Laleh’s album, Me and Simon (2009), shines with pure pop energy and good fun. There are no experimental edges for avant pop lovers, yet there are enough memorable melodies and clever hooks to keep your attention. Iranian-Swedish artist Laleh crafts vibrant pop songs, sweet lullabies and ballads, sung mostly in English with the occasional French and Persian (not to be confused with Arabic) ear candy. Laleh’s stand-out track and my personal favourite is “Simon Says”. With its lovely arrangements, subtle multi-layered vocals and playful lyrics, this one you will carry and hum for the rest of the day.
French pianist and composer Albin de la Simone is best known for his collaborations with Jeanne Cherhal, Vanessa Paradis and Keren Ann. Although Un Homme (2013) is his fourth solo album, de la Simone is still relatively anonymous among contemporary French chansonniers. His lyrics are clever and his melodies engaging, but what makes de la Simone stand out is his voice and remarkable subtle string and piano arrangements. “Moi Moi”, featured below, is a delightful duet with the lovely Emiliana Torrini.
Elegant songwriting with a dose of whimsy. Albin de la Simone & Emiliana Torrini – Moi Moi Albin de la Simone – Le Fuite + Purchase/Visit
Sometimes a catchy remix is made better by a fabulous video. Australian duo Yolanda Be Cool & Dcup’s “We No Speak Americano” has easily found its way into the dance clubs and discos across Europe. Up and Over It are a professional Irish duo who are looking to redefine Irish Dance by mixing it up with Euro-Pop and French Folk. Lucky for us, this collaboration means creating a video full of complex jazz hand stunts and choreographed table slapping. Look for upcoming tour dates on Up and Over It’s Facebook. Yolanda Be Cool & DCup are currently on tour in Australia; peep their myspace for dates. (Tune found and words by Brandon Merritt)
I promised myself I’d listen to 2005′s Toujours le meme film whenever I wanted to recall the accomplishments of the downtempo movement. The album, (over)produced by Paul Nawrata aka Urbs, is so complicated that it evokes emotions far beyond where current downtempo can reach. His aesthetic sophistication is impressive, creating a new motto that less is, actually, never more. And because his effortless groove never sounds congested, we are left with not mere beats, but life stories, spanning more than one time frame.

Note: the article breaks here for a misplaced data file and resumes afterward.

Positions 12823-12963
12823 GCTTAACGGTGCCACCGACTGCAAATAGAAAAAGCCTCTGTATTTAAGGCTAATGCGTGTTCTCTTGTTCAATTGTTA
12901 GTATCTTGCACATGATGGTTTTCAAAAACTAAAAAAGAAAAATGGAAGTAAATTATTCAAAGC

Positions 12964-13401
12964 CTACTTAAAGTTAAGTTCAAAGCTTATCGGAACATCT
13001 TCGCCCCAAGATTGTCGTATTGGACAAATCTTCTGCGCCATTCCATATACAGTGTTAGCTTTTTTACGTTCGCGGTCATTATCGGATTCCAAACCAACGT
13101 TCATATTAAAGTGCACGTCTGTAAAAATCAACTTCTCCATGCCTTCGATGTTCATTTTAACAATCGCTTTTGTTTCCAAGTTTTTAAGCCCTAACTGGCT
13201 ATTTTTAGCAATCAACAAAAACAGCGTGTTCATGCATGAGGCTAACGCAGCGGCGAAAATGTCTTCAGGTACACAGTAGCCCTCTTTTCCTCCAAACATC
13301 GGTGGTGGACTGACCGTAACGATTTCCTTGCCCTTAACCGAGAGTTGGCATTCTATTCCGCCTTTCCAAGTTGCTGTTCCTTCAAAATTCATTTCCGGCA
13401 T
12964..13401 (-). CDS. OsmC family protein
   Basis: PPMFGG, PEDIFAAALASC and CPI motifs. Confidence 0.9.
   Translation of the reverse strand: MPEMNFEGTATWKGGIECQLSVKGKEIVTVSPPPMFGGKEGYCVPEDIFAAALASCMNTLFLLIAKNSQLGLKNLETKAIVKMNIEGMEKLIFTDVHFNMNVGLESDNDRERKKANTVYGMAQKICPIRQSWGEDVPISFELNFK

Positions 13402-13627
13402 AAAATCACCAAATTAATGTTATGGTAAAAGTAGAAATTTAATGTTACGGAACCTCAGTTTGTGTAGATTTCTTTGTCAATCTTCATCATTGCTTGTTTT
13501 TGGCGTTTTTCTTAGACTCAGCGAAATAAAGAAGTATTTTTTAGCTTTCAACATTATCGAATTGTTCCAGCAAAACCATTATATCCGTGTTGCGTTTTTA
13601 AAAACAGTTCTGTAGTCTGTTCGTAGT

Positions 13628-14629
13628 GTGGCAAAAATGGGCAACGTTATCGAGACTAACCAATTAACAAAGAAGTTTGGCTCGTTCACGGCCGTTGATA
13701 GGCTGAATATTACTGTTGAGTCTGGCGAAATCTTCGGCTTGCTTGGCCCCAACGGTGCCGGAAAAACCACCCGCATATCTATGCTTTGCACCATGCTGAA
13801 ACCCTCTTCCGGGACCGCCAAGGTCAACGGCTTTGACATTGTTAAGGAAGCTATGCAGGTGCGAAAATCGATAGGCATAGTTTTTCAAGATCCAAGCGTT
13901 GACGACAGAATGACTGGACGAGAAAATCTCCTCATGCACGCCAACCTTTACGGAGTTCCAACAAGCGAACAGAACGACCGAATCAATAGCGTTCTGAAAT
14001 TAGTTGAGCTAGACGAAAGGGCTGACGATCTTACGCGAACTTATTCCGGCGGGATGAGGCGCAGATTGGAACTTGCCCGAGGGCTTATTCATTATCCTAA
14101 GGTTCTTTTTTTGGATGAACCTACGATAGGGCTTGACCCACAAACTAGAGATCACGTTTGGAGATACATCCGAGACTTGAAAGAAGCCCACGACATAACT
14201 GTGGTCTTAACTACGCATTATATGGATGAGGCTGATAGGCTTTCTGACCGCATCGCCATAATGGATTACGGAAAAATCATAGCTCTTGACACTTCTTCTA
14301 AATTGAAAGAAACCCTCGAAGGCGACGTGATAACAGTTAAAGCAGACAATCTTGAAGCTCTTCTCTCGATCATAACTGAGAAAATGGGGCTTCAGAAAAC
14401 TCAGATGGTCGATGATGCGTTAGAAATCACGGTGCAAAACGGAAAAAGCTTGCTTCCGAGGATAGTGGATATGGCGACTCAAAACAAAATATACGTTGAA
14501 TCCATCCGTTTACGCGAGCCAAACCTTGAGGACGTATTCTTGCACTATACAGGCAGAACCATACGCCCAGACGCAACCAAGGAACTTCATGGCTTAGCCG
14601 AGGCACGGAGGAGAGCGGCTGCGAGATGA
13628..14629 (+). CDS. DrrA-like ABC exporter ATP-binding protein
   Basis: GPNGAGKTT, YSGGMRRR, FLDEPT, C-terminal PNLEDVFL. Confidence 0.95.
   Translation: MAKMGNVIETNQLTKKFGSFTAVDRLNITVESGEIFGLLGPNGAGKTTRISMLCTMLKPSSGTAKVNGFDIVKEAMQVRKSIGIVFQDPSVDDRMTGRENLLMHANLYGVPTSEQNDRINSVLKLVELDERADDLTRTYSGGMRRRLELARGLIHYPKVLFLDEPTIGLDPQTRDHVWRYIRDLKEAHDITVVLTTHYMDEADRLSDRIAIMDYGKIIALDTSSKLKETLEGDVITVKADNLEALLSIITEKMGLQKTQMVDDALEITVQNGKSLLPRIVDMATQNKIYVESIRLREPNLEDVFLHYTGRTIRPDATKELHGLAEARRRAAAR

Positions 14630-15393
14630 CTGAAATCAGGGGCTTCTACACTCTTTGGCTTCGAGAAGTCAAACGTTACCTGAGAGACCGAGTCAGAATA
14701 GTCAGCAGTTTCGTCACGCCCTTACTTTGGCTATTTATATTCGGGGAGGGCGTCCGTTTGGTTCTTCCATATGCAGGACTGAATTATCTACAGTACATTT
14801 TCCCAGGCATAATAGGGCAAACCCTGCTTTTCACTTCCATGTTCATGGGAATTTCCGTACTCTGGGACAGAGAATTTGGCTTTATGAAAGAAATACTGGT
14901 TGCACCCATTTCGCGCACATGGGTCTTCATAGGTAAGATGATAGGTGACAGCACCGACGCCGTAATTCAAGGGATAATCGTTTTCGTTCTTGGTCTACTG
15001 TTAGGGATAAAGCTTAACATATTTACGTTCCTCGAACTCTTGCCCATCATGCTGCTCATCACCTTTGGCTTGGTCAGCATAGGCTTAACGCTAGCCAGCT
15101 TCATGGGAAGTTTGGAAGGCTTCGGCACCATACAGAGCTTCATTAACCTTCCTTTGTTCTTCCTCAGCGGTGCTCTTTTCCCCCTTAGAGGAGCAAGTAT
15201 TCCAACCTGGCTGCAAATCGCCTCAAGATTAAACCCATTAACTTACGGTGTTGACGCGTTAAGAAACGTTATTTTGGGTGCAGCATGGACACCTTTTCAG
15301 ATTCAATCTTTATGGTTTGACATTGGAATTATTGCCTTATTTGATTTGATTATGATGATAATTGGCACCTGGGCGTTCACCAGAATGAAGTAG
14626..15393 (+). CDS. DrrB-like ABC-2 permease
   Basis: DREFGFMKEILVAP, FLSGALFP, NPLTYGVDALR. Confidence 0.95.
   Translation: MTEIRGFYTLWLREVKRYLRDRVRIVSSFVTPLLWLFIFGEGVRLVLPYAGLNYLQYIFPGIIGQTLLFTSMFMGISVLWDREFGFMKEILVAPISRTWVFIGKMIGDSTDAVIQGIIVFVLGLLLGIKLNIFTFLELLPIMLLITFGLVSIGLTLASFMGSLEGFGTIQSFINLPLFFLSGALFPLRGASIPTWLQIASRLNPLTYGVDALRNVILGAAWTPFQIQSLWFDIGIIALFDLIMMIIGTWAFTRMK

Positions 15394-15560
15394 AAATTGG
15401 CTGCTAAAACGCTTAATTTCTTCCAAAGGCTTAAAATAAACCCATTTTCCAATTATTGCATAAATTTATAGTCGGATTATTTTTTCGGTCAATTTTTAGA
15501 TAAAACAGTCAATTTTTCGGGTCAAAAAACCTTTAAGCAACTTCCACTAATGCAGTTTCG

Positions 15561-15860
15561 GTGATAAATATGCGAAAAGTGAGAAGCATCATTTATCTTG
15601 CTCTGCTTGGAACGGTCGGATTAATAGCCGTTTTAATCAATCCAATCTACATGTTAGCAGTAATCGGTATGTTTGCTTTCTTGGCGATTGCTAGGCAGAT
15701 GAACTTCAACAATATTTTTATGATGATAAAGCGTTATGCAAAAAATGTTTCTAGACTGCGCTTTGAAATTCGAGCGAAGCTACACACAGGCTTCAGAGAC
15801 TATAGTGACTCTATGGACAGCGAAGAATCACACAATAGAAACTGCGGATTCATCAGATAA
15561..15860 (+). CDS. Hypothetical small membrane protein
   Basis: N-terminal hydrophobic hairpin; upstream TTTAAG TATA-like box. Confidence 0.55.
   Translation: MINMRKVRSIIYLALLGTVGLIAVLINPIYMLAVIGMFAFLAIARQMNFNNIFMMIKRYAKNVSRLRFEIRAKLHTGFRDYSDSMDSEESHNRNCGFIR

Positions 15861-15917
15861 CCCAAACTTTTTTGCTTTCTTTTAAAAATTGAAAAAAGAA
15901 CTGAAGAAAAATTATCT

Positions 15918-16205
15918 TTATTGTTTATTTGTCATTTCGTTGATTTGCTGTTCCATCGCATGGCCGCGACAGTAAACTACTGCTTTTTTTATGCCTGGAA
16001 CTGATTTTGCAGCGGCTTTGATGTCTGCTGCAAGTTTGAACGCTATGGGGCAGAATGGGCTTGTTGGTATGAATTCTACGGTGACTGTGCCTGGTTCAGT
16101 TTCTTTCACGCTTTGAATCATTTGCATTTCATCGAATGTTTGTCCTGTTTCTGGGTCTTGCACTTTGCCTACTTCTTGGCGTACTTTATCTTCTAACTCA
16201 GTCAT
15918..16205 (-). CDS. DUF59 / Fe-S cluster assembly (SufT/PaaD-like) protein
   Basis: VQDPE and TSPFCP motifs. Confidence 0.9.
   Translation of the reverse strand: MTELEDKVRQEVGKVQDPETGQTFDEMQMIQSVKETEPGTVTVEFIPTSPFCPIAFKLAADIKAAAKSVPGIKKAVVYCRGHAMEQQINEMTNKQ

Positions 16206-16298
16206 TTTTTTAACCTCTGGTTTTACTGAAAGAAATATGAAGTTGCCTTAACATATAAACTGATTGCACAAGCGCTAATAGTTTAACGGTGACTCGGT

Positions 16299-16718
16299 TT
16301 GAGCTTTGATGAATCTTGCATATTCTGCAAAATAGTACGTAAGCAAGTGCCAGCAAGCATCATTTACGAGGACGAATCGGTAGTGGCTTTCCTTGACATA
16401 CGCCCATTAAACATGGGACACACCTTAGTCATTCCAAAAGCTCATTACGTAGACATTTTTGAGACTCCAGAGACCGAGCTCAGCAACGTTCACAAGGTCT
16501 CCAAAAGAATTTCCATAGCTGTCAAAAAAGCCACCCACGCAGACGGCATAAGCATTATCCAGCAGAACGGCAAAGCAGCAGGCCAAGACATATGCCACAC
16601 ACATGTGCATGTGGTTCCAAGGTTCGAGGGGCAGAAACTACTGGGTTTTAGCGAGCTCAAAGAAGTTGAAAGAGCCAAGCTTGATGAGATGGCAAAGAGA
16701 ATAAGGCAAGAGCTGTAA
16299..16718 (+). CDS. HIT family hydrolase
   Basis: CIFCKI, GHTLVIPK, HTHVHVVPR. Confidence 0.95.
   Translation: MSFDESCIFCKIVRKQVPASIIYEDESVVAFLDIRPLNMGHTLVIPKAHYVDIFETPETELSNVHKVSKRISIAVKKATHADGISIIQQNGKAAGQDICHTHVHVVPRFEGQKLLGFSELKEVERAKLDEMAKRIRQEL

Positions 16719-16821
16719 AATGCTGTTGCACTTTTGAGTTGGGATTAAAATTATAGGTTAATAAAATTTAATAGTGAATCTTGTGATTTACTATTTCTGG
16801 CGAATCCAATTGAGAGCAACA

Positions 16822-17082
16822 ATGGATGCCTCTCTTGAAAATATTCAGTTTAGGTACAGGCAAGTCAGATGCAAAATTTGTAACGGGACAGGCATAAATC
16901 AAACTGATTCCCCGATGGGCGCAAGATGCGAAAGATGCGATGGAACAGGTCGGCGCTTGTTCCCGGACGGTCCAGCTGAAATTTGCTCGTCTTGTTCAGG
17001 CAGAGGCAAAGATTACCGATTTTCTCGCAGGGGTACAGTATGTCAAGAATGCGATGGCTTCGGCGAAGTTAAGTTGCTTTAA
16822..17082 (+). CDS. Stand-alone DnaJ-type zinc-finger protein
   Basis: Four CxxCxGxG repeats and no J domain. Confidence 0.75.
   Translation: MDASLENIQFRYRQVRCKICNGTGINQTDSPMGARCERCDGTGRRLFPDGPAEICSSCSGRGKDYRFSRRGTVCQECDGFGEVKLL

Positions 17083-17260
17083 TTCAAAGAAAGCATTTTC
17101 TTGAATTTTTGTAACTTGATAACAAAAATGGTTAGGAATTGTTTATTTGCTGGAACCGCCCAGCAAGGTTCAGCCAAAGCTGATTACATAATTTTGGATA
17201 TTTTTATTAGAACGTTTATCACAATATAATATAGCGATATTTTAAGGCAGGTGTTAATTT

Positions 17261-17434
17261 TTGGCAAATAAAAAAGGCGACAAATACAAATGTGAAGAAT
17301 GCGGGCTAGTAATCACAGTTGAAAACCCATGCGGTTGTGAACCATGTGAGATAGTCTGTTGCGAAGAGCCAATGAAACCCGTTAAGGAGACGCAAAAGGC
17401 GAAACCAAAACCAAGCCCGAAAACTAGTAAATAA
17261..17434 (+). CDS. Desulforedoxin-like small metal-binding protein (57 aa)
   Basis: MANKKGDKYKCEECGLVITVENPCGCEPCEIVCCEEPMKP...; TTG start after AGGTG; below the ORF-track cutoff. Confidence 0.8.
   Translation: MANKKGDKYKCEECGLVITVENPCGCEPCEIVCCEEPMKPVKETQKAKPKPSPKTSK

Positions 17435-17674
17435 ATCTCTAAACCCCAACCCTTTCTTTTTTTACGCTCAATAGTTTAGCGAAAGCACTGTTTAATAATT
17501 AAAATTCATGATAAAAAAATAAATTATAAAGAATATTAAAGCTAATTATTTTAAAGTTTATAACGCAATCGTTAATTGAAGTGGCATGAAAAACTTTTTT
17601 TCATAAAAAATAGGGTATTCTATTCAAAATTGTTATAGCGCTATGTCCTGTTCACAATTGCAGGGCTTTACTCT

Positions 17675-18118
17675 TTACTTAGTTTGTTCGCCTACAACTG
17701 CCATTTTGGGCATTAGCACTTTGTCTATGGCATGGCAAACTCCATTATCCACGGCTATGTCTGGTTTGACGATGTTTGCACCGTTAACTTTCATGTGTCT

Let me go where you take me – childhood’s hour of bewildering delight. Pause only for concerns lasting moments already forgotten; where radiant lights and sounds shimmer haphazard perfections into play. Harmonious adventures subsisted by slight twitter, and glitter, of prepared flitter upon piano strings; riding waves in a carousel’s jubilee. Volker Bertelmann‘s forthcoming Ferndorf (Distant Village) unlocks uncharted passages. Ivory may tiptoe along veiled paths, as violins portray swaying leaves, and barely visible electronic trees branch recognition. His memories unravel beside nourishing cellos in a summer’s gala dream.
Given that he hails from a country where the sun barely sets during the summer months, it’s not hard to understand how Norwegian producer and artist Bjørn Torske was able to create Feil Knapp, an engaging collection of blissful summer electronica. “Møljekalas” dabbles in bright island-esque percussion over an underbelly of melodic synthesized beats. “Hatten Passer” is more true to Torske’s DJ background: a deep pulsating bass line laced with dubby twists and playful whistling.
With a name that translates to “little boy”, you can expect to be surprised by this Brazilian’s music. Curumin will open a song with your traditional brazilian instrumentation – sprinkles of ganza, strums of the cavaquinho, and rubs of the cuíca – but he’ll then roll in his octave-dipping synth bass and his wide ass-shaking beats. He expertly brings together 1970s funk and the hash haze of São Paulo street music, all set to a modern, accessible beat. Curumin’s debut, Achados e Perdidos, was just released on Quannum, DJ Shadow’s side label that also houses Lyrics Born, Apsci, and Blackalicious. [via] Baile, bossa and a healthy dose of straight-up bounce.
At the Fringe venue where I work most summers, the name Gwyneth Herbert has always lurked deep in the music program, and this year I finally decided to check her out. This is what I wrote about the show at the time:
She is stop-you-in-your-tracks, shoot-you-in-the-face fantastic. Her lyrics are tight, her voice elegant, her manner onstage masterful; and it was all backed up by some really superb guitar by Al Cherry.
These tracks are from her latest LP, Between Me And The Wardrobe, which has just been picked up by Blue Note UK. They’re full of beautifully sparse instrumentation over which her vocals get to really gleam and shine. Do yourself a favour and buy the album.
What the nascent polish jazz group Muzykoterapia has already mastered is bringing the fun and dynamicism of live music to the studio, while maintaining a modicum of post-production that keeps your brain as busy as your body. In “Haunting Love”, vocalist Iza Kowalewska dominates a vamping piano, slathering on a sultry flavor while each rimshot bitchslaps your pleasure center. Raising the energy level, the MZT remix of Roman Two sets a fire in the lounge hall and expects your sweat to extinguish the flames.
Legendary Serge Gainsbourg’s works have been interpreted, sampled, re-recorded and used as inspiration by countless talented artists. Focusing on the dance floor enjoyment, French producer, musician and DJ, Minimatic a.k.a. Pascal Houpert remixes “Chez Les Yé-Yé’s”, celebrating his fatal love for stylish tunes and retro soul-funk. Reworking the 80′s music, Minimatic’s cover of successful A-ha’s synth-pop hit “Take On Me” is more about finesse: laid-back grooves of the beach and the sunny coast, smooth arrangements, sleazy hints and romance. [via]